President Obama is sorry about all those cancelled health insurance policies "¦ or mostly sorry, anyway.
Obama apologized Thursday for the disruption and confusion caused by millions of plan cancellations, but stuck to the argument that most people who lose their policies will be better off without them.
"I am sorry that they are finding themselves in this situation based on assurances they got from me," he said in an interview with NBC News.
Obama pledged repeatedly throughout the health care debate that "if you like your plan, you can keep it." In reality, though, the Affordable Care Act made it extremely difficult to keep plans that were in place before the law passed.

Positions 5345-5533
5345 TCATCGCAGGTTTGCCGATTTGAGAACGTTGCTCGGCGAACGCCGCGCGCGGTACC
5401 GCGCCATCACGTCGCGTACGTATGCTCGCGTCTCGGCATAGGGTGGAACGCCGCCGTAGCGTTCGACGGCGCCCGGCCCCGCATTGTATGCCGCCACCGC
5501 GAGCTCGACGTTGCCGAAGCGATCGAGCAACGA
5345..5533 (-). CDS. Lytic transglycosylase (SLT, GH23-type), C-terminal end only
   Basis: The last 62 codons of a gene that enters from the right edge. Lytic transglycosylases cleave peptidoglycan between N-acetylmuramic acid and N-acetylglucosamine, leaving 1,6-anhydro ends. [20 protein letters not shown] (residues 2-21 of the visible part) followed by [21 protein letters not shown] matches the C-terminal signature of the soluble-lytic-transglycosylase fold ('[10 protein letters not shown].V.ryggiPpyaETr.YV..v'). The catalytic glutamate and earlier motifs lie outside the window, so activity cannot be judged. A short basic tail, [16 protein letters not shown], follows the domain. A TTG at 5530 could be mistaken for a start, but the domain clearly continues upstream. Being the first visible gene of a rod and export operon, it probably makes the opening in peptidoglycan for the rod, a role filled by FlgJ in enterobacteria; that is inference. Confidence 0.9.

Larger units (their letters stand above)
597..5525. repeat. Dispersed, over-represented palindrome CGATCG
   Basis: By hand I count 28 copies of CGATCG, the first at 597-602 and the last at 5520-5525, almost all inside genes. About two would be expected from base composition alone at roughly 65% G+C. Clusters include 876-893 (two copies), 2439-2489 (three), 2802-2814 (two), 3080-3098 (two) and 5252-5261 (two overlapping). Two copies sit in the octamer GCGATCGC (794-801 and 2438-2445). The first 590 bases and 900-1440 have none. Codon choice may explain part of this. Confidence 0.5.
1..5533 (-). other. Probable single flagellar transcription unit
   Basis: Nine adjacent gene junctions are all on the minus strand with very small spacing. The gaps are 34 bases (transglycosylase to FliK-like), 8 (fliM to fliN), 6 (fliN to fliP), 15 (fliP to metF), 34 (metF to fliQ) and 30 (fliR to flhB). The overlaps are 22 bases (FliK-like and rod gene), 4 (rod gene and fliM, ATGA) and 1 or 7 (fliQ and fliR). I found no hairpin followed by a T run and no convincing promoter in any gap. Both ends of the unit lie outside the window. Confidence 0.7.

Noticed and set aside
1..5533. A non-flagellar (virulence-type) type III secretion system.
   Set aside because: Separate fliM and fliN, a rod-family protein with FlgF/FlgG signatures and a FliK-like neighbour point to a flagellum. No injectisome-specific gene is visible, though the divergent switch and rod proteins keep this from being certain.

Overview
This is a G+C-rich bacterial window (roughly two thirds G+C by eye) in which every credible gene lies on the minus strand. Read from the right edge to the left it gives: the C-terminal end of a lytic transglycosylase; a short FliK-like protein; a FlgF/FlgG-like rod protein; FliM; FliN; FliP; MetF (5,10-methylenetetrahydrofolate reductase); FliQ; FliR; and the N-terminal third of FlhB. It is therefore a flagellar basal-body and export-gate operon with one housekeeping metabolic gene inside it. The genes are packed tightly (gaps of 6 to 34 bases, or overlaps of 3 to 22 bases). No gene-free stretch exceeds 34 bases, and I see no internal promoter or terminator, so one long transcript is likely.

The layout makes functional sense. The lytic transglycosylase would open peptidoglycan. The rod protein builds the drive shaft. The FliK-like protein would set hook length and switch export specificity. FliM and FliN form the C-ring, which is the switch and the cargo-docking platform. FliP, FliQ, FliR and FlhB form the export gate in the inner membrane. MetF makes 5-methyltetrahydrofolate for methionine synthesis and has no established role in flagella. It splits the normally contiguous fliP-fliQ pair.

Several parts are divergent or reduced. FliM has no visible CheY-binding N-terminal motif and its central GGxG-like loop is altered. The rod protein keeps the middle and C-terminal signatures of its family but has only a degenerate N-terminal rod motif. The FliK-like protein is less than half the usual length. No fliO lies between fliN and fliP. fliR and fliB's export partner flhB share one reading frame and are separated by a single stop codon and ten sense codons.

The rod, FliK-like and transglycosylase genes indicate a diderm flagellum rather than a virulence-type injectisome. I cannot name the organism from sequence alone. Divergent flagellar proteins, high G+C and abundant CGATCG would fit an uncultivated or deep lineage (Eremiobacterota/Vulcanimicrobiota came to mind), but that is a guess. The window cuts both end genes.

"I meant what I said, and we worked hard to make sure we implemented it properly. But obviously we didn't do a good enough job," Obama said.
Millions of consumers are now receiving cancellation notices, as insurers quit offering policies that don't comply with the health care law's requirements. And Obama's if-you-like-it-you-can-keep-it pledge isn't holding up very well.
Although the president apologized, he largely stuck to the White House's argument that these cancellations are not a substantive problem for the people receiving them. Democrats have said most people will be getting an "upgrade," and Obama reiterated that view to NBC's Chuck Todd.